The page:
The BBQ was just warming up, and I infiltrated a conversation about beer, so I was okay from then on. Some guys had been out fishing and caught loads of fish and crayfish, the latter usually being very expensive. By the time I started cooking, it was getting dark and it had begun to rain. A very British BBQ indeed.

We all ended up sat around the table, and a Swiss guy called Martin provided most of our entertainment in trying to chat up an English girl called Chloe by, bizarrely, offering to buy her as many Chubba-Chups lollies as she would ever want. The Crayfish turned up fairly late into events and there was loads of it. I tried a little, wasn’t bowled over by it, but that was no fault of the Chefs, just me and seafood disagreeing.

We then headed into the town centre for a few games of pool. I ended up being quite drunk, but still retained enough sense to sneak off when I was ready. A few locals started playing pool with two of the lads, we worried a hustle may take place, but only $10 was lost, so no big deal. A good night that lead to an epic lie-in, yet again. It felt weird to meet a cool bunch of people, but then to wave goodbye to them so soon. I reckon they’ll all have fun.

SOUNDTRACK : “Hurry Up And Wait” by The Stereophonics
Because of my hour long wait for the bus that morning.


I had totally forgotten about the bus almost not picking me up, and I’m sure at the time it only furthered my overall sour mood towards all things Christchurch. It wasn’t the cities’ fault of course, but I was cursing my luck, and was seriously worried that I wasn’t getting out of there! On this last stretch of the trip, I knew I had to get each bus precisely right, else I would not get back to Auckland in time for the flight back home. This wasn’t like missing the next local train – and so absolutely anything to do with the Kiwi Bus going off schedule just meant my stress levels went right up to 11!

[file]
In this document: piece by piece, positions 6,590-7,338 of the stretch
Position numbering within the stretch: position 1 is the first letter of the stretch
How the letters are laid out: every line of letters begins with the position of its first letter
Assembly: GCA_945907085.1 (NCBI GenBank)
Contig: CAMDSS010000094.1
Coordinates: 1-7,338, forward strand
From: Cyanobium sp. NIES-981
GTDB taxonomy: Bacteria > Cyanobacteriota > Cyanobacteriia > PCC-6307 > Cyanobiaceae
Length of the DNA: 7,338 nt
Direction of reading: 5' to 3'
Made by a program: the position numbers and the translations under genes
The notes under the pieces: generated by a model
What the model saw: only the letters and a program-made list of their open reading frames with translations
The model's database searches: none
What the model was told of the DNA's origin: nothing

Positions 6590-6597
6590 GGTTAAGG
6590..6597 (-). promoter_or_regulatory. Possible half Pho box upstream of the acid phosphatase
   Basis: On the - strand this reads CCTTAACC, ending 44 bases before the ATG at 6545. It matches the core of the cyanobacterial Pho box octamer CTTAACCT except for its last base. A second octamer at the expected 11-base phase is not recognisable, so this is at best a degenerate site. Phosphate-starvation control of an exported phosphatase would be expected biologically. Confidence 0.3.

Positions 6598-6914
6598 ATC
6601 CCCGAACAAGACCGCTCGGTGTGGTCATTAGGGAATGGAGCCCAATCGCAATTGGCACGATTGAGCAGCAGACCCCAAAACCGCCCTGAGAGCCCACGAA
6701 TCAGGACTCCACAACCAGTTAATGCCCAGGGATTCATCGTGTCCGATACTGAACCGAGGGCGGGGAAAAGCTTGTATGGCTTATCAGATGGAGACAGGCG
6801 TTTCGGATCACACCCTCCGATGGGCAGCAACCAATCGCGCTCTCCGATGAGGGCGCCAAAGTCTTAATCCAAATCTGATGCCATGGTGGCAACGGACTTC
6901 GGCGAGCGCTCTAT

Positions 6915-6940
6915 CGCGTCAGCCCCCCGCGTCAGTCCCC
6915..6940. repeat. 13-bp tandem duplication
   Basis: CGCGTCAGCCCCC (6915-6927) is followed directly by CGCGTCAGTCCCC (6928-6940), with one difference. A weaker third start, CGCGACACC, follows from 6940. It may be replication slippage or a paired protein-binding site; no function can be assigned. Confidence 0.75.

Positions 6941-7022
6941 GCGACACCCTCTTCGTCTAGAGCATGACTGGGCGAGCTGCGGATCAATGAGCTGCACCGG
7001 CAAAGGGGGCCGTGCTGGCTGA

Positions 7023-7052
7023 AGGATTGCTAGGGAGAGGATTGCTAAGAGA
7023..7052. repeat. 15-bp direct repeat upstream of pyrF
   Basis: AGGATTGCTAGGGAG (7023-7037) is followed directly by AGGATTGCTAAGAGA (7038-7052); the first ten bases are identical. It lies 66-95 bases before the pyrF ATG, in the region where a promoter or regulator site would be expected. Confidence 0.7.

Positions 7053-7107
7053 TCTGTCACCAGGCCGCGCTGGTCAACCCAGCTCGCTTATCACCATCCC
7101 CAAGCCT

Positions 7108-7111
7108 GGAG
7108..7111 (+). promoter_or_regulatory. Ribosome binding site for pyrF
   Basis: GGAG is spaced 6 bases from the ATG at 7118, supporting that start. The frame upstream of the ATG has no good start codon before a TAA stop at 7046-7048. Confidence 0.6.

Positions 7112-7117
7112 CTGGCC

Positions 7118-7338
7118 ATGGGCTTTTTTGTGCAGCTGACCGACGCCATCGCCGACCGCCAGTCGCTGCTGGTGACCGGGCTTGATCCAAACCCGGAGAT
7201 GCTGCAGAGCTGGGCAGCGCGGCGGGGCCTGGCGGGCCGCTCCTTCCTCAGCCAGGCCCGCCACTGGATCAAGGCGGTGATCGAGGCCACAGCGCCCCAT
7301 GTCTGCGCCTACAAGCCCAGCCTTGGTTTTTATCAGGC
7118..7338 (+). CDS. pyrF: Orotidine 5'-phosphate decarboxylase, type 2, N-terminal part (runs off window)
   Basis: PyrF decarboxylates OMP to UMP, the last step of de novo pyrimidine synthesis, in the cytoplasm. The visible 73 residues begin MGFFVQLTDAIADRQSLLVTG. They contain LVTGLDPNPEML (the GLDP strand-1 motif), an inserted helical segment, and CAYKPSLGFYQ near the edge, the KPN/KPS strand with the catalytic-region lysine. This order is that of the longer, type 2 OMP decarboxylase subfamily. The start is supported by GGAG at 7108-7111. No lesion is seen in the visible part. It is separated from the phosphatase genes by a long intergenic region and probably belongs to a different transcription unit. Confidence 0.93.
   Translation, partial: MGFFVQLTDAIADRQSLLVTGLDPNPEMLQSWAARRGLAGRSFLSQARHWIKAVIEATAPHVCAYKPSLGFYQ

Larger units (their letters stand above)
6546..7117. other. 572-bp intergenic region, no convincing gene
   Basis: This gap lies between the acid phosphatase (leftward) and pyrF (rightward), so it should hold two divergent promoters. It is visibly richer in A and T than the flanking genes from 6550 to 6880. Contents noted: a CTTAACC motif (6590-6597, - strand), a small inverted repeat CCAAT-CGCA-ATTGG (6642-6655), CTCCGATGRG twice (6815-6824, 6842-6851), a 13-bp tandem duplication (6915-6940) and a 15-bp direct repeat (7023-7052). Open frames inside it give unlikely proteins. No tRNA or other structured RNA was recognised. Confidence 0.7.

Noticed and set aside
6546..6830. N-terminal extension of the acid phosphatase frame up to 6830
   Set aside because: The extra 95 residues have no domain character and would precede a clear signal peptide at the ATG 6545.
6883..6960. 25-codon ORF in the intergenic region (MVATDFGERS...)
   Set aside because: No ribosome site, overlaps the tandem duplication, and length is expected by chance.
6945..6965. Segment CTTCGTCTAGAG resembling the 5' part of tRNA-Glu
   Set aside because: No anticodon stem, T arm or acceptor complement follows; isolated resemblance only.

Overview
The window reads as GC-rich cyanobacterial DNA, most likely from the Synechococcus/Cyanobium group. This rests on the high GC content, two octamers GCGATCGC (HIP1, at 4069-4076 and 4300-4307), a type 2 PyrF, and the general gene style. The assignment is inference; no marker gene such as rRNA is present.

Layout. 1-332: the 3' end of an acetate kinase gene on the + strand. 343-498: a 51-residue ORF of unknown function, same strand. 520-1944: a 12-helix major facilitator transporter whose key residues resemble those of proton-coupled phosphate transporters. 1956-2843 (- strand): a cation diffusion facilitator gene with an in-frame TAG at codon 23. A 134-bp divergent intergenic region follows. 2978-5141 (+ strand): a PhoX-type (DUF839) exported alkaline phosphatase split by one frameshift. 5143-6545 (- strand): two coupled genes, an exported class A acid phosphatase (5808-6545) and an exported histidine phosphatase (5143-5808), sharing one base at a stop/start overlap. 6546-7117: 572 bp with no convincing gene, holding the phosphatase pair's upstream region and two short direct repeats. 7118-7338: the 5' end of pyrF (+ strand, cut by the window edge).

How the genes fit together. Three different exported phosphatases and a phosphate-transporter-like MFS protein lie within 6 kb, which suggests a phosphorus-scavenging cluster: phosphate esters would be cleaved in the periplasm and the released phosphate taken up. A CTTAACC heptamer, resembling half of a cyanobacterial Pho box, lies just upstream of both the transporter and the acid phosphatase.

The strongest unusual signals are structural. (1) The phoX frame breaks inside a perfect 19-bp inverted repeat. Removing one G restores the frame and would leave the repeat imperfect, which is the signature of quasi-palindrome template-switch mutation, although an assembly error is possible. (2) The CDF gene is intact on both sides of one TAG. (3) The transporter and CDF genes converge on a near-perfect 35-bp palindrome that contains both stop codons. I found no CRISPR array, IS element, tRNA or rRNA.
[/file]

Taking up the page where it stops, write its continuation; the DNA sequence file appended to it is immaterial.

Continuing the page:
Once on the bus, it seems I got on fine talking to a few new people. In all honesty, I don’t really remember it, although I do have pictures of the “Scotty look-a-like” from that evening where we had a few beers.

I didn’t get to see much of Kaikoura itself that day, as it was straight to business getting aboard the boat for the Dolphin experience. I opted to stay on board the boat and to take pictures, and immediately gave myself social anxiety by imagining criticism that folks may aim at me afterwards. “Why didn’t you go in the water? Why didn’t you swim with the Dolphins? What was the point of staying on a boat?” If imagining voices criticising everything you do sounds odd, then I can tell you it happens more often than I’d like. Less so as I get older and more confident, but there I was half a planet away from everyone I knew, and I was imagining phantom criticism!

Of course, I was only berating myself, wishing that I was able or willing to go into the water. The reality was that I had not even been in a swimming pool for about ten years, and so going into the ocean with no recent swimming experience or confidence didn’t sound great. Snorkelling gear and wetsuits were provided (again, something I had no experience with) but the final nail in the coffin was the reminder that “the ocean gets really cold in this part of the world, the South Pole isn’t that far off in the scheme of things, and there’s nothing to warm the currents it sends this way.”